Farm Walk – MHS Park Farm, Thorney


Society Farm Walk

29th May 2019 – 6pm

Pouring rain did nothing to dissuade guests at the Society Farm Walk on Wednesday 29th June. Park Farm is the operational hub of three farming businesses situated just outside of Thorney, near Peterborough.

The tour started with hot drinks and a warm welcome from farm owner Michael Sly in his impressive barn visitor centre, plus 3 short videos: NFU Farming in Fens, Open Farm Sunday, and Park Farm in Numbers, a very effective video which detailed in simple, easy to understand terms how much the farm produces (over 13 million loaves of bread, 6.6 million jars of Colman’s mustard, and 8 million pints of beer just for starters) as well as their environmental projects (53.5 hectares of environmentally designated land, 10 hectares of woodland and 76 tonnes of nectar for pollinators). Much of the farm is under Higher or Entry Level Stewardship.

Farm Safari

Guests bundled into the trailer for a tour around the 1600-hectare farm with an idea of the farm’s productivity fresh in their minds, viewing crops of wheat, peas, barley, oilseed rape, potatoes, mustard and sugar beet. Along the way there were ample opportunities for guests to ask questions and learn more about drilling techniques, cover cropping, and blackgrass control techniques. Additionally, Michael and his farm managers showed the tour one of the satellite yards dotted across the estate, featuring a grain store with specialised drying facilities, as well as some of the renovated residential rental properties nestled in amongst the farmland.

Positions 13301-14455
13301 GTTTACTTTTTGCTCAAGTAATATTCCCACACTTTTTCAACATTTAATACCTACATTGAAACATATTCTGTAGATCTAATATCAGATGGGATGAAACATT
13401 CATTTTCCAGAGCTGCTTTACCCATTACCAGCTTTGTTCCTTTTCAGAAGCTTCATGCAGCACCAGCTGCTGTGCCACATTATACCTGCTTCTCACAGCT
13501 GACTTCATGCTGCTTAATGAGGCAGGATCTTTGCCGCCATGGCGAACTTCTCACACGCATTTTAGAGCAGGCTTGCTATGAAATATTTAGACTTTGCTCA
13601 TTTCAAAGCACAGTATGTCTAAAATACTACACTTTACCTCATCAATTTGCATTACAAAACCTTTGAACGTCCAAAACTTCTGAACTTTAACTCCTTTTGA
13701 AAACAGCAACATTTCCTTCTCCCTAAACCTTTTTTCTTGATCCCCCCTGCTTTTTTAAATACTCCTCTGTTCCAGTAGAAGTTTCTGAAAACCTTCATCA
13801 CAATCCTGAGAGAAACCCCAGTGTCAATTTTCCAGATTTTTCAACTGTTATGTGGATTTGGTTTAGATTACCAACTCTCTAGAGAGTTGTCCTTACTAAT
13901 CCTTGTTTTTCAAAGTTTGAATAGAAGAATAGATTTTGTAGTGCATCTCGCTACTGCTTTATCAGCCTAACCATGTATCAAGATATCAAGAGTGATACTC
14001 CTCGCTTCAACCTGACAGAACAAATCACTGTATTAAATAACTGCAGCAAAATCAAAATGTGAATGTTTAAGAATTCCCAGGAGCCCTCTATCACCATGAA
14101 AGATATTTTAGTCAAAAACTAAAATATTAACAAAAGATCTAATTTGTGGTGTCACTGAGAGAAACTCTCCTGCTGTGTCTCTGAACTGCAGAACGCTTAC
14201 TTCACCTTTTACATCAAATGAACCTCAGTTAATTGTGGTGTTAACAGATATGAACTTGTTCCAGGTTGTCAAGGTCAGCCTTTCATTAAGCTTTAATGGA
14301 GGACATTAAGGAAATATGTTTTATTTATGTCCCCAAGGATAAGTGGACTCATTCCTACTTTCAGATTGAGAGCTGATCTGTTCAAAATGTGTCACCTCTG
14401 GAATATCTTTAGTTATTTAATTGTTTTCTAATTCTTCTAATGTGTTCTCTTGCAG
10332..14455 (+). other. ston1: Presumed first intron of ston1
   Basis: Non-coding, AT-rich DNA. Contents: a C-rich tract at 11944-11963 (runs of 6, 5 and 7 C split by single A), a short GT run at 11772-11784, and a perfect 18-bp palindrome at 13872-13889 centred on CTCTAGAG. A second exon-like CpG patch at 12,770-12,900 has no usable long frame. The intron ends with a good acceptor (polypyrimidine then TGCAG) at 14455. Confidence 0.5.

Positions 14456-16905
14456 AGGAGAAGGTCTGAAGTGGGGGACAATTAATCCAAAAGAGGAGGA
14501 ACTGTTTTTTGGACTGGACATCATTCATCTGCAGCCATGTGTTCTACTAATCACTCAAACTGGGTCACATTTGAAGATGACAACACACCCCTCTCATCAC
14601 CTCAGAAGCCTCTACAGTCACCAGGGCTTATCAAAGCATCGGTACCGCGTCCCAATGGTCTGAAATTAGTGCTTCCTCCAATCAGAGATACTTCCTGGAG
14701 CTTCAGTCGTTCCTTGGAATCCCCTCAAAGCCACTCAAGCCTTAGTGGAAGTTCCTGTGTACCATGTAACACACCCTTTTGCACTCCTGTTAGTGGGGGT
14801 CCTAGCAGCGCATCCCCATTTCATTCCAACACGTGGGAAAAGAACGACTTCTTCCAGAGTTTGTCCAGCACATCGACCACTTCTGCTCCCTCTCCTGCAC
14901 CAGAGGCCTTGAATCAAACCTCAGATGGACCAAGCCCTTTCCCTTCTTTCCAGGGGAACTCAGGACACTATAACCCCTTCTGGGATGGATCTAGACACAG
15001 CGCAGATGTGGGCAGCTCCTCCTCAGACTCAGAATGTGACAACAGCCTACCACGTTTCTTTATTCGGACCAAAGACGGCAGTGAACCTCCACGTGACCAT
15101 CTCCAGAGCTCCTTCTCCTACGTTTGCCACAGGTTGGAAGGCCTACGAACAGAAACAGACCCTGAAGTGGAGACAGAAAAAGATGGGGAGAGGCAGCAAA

Park Farm and the Environment

The tour stopped at the edge of the farm to look at RSPB Nene Washes from the vantage point of a flood bank, with an informative talk from Charlie Kitchin from the RSPB on the successes of breeding cranes, rare black-tailed godwits, corncrakes, waders, egrets, herons, swans and ducks. These birds spend most of their time on the marshy wetland, but also enjoy browsing on farmland and will move into Park Farm’s fields to do so. In particular, it was a delight to see a male black-tailed godwit take flight from one of the fields as the tractor passed by – one of only 60 breeding pairs in the UK, and testament to the good work done here to conserve the species. Other visible wildlife included plenty of running hares and farmland birds including skylarks, lapwings (a lapwing chick was another highlight), partridges and corn buntings.

The tour was ended perfectly with a tasty barbecue back at the visitor centre (indoors thanks to the rain!) featuring meats from nearby Moor Farm. A huge thank you to Michael Sly and his team for such a fascinating, informative and enjoyable evening.

Photographs © Tim Scrivener 07850 303986